Though the healthcare sector has been in existence for hundreds of years, it is often accused of being very slow to adapt to the apparent market needs and technology advances outside of the medical profession.
However forces acting upon it now, such as the increase in the proportion of the population who are of retirement age, are prompting a rethink as to how healthcare should be addressed. Many initiatives and concepts, such as accountable care, will need a modern digitized infrastructure to succeed.
Healthcare focused smartphone interfaces launched by Samsung and Apple will be instrumental in propelling the global healthcare accessory hardware market to $3 billion by 2019, according to the latest market study by Juniper Research.
The findings from their global study uncovered that greater visibility and availability of healthcare smartphone platforms will encourage independent device manufacturers to launch a wider array of increasingly sophisticated mHealth products. Such devices include blood pressure cuffs, oximeters for diabetes and sleep monitors for sleep apnoea.
However, they also observed that although Apple’s HealthKit and Samsung’s SAMI (Samsung Architecture for Multimodal Interactions) user interfaces will popularize consumer digital health, they could also impact the opportunity for bespoke remote patient monitoring devices.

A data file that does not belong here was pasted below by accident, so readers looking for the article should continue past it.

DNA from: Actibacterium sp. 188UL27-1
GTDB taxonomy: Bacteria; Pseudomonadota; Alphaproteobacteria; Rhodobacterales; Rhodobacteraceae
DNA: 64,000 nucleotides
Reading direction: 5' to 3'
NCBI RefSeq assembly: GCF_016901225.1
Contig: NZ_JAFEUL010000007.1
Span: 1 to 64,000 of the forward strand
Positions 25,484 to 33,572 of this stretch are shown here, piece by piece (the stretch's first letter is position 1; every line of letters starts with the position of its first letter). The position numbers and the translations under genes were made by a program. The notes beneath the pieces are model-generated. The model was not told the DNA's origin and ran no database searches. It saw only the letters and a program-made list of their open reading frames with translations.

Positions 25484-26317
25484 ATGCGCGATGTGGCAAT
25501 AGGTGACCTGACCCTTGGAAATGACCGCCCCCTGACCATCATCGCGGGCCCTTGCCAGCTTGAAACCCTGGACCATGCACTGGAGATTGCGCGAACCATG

"As health platforms support more ‘medical’ devices, rather than just today’s fitness trackers, they will usurp the territory occupied by chronic disease monitoring companies," said Anthony Cox, associate analyst at Juniper Research.
Juniper also notes that, driven by aging populations and increased chronic disease incidence in America, ObamaCare is bringing about a re-think in how healthcare needs should be addressed, with the medical profession increasingly considering the role of digital health.
This transformation will occur in several ways including:
- Healthcare companies investing in major digital healthcare players such as Epocrates and AirStrip;
- Advanced EHR (Electronic Health Records) becoming the ‘glue’ to create wider digital health ecosystems; and,
- Regulatory authorities embracing the role of digital health and imposing less stringent regulatory obligations on digital health companies
Juniper also found that despite a more positive outlook for the digital health industry’s future, widespread, well-documented trials are still needed to galvanize the adoption of remote patient monitoring projects. Furthermore questions remain over how digital healthcare projects will be reimbursed.